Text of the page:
# 9.1 - Continuous outcome

From our example, we may be interested in the relationship of age with cholesterol, and want to consider a possible confounder (or effect modifier) of sex.

• The outcome is cholesterol and is a continuous value.
• The predictors/covariates to be considered are age and sex.  Age can be either continuous, or put into categories, and sex is a categorical variable.

## Descriptive

For the continuous outcome of cholesterol, first, we can look at the distribution of the data via a histogram and by calculating descriptive statistics:

Analysis Variable: Cholesterol
N Mean Std
Dev
Lower
95% CL
for Mean
Upper
95% CL
for Mean
Minimum 25th
Pctl
Median 75th
Pctl
Maximum
5057 227.42 44.94 226.18 228.66 96.00 196.00 223.00 255.00 268.00

Here, we see that cholesterol appears normally distributed, with a mean of 227.4 and confidence interval around the mean of (226.18, 228.66).  This CI is very narrow due to the large sample size.

Since we have a continuous outcome, we will likely plan to use linear regression.  We can do a  test for normality, but with such a large sample size, even if there appears to be a deviation from normality, it is still reasonable to use linear regression. With smaller datasets, or highly skewed data, a transformation may be necessary.  The Kolmogorov-SMirnov test for normality for cholesterol does result in a significant p-value (p<0.01), but since we have such a large sample size, we will still proceed with linear regression.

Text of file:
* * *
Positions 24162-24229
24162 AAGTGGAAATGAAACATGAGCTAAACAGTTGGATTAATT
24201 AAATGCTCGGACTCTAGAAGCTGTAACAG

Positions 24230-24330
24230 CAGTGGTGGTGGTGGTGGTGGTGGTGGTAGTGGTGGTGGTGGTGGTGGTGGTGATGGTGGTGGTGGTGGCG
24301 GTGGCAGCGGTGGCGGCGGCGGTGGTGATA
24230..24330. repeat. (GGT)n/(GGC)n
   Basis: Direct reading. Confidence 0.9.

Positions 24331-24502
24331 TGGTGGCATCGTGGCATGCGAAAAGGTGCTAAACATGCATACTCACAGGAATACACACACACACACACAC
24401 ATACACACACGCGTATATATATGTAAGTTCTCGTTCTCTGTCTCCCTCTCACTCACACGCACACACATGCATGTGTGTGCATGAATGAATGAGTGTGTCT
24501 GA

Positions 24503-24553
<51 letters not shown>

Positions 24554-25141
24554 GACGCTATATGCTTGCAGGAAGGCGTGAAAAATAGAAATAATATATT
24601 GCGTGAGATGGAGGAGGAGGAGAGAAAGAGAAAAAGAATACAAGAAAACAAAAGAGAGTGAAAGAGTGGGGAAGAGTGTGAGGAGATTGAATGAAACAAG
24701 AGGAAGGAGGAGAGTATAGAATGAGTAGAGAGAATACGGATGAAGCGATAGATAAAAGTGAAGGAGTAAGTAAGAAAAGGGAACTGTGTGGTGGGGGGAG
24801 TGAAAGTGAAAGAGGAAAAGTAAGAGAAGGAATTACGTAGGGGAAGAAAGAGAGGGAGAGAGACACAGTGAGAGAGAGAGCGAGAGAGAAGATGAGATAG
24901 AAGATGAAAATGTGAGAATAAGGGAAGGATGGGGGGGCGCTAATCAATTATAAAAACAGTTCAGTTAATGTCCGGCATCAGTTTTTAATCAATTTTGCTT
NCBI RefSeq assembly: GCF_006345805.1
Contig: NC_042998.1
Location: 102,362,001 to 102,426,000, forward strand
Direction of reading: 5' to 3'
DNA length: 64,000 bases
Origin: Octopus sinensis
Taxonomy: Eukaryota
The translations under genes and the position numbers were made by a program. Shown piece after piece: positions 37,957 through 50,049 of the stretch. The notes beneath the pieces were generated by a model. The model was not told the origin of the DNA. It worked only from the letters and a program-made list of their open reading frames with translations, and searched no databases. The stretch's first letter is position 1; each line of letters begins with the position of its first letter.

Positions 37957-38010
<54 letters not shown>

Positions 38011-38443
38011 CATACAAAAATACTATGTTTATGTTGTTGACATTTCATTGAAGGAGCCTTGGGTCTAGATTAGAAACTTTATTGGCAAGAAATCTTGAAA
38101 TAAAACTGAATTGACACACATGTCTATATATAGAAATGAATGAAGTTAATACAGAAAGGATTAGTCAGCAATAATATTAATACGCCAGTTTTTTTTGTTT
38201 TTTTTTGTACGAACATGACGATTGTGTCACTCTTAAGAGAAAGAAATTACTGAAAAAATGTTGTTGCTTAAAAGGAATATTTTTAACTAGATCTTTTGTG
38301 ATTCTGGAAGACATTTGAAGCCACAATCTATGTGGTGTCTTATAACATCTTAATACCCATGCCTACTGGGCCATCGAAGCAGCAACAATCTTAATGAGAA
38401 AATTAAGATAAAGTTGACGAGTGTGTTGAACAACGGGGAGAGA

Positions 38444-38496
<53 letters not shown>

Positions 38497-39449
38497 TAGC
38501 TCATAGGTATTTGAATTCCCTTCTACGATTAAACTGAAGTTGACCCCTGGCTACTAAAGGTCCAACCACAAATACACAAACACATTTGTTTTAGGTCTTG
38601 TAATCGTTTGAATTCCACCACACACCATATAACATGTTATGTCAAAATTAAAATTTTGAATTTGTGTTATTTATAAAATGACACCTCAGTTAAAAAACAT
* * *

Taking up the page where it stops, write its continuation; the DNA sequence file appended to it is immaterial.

## Bivariable Associations

We hypothesize that age is related to cholesterol, with cholesterol increasing with increasing age.  Since age is continuous, we can use it as a continuous predictor, and we may want to categorize it to help with visualization or interpretability.

Treating age as continuous would lead us to look at a scatter plot between the two continuous variables, as well as estimate a correlation coefficient as a measure of association.

We see that cholesterol does appear to increase as age increases, and this best fit line suggests a positive slope.  The correlation coefficient between the two variables is 0.27.  A correlation coefficient ranges from -1 to 1 with values closest to 0 indicating no relationship.  The closer to 1 (or -1) the correlation coefficient is, the stronger the correlation.  A correlation coefficient of 1 (or -1) would indicate perfect correlation - as demonstrated by all points falling along a single line. Values closer to 0 indicate no relationship and the graph would just appear to be a random cloud of points. The positive or negative sign of the correlation coefficient indicates if it is a positive or negative correlation.  Positive correlation means that as one variable increases, so does the other, and negative means that as one variable increases, the other decreases.

We could also group age into categories and look at the relationship.  Here, we would calculate means per group, and could visualize the relationship with boxplots.

agegrp Frequency Percent Cumulative
Frequency
Cumulative
Percent
<40 1877 36.03% 1877 36.03%
[40-50] 1740 33.42% 3618 69.46%
>=50 1591 30.54% 52.09 100.00%
Analysis Variable: Cholesterol
agegrp N Mean Std
Dev
Lower
95% CL
for Mean
Upper
95% CL
for Mean
Minimum 25th
Pctl
Median 75th
Pctl
Maximum
<40 1819 213.18 41.97 211.25 215.11 115.00 183.00 209.00 235.00 534.00
[40-50] 1690 229.63 42.92 227.59 231.68 117.00 200.00 226.00 253.00 568.00
>=50 1548 241.73 45.49 239.46 244.00 96.00 210.00 238.00 270.00 425.00

We see that about a third of patients are in each age group (<40, 40 - 50, and 50 and older), and that for each increasing age group, the mean cholesterol is higher.  For the boxplot, the box indicates the 25th, 50th (median), and 75th percentiles as the bottom, middle, and top of the box, respectively.  The marker inside the box shows the mean, which is often close to the median for large sample sizes with normally distributed data.  The whiskers extend out relative to the interquartile range, and data points that fall out of that limit are shown with dots.